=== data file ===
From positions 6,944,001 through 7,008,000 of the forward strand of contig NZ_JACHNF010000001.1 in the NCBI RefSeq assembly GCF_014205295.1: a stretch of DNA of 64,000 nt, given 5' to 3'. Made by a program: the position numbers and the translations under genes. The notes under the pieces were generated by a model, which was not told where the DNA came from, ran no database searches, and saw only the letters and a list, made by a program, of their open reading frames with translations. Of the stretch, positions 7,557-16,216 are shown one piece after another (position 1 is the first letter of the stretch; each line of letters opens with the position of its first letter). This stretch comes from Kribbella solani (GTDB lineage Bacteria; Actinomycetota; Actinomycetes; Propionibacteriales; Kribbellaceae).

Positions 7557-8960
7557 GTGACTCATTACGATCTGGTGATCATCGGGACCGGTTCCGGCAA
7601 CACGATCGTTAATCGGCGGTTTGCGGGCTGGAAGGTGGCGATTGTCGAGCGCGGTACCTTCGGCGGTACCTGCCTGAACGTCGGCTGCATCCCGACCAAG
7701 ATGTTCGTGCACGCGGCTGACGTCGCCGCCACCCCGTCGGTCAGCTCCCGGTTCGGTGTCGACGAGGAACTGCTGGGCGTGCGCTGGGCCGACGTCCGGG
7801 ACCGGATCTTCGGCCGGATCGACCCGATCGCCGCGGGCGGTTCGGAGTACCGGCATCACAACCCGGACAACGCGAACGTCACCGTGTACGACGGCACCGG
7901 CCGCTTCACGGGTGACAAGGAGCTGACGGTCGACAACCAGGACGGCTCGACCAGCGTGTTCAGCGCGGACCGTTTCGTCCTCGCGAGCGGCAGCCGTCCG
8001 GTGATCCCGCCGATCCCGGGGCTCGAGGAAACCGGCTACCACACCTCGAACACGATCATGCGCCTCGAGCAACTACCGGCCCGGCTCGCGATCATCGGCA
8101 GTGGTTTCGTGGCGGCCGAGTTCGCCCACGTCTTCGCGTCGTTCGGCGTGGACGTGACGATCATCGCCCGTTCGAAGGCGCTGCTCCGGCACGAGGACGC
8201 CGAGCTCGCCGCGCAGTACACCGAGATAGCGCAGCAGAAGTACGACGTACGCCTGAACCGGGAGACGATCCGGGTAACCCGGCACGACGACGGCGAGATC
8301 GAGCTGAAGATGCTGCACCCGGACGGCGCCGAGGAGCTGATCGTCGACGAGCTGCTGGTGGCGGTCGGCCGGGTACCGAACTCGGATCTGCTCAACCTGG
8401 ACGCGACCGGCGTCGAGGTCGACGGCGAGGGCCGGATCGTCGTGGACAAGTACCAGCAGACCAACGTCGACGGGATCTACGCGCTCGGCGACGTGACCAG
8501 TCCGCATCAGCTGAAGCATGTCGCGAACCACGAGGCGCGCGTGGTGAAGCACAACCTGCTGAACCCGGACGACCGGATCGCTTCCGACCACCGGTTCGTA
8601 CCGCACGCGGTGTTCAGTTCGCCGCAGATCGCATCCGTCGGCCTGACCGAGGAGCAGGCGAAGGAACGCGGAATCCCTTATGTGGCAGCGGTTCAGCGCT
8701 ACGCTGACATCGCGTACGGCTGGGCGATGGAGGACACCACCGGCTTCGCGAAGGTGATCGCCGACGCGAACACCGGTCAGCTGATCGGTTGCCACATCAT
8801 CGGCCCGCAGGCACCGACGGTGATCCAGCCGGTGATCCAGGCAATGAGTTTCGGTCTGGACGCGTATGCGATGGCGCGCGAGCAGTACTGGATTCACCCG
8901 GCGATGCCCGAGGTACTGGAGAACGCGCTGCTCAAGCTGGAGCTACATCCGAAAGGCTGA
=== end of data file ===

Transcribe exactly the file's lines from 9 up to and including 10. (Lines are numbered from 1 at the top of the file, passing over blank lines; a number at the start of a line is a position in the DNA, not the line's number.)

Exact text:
8101 GTGGTTTCGTGGCGGCCGAGTTCGCCCACGTCTTCGCGTCGTTCGGCGTGGACGTGACGATCATCGCCCGTTCGAAGGCGCTGCTCCGGCACGAGGACGC
8201 CGAGCTCGCCGCGCAGTACACCGAGATAGCGCAGCAGAAGTACGACGTACGCCTGAACCGGGAGACGATCCGGGTAACCCGGCACGACGACGGCGAGATC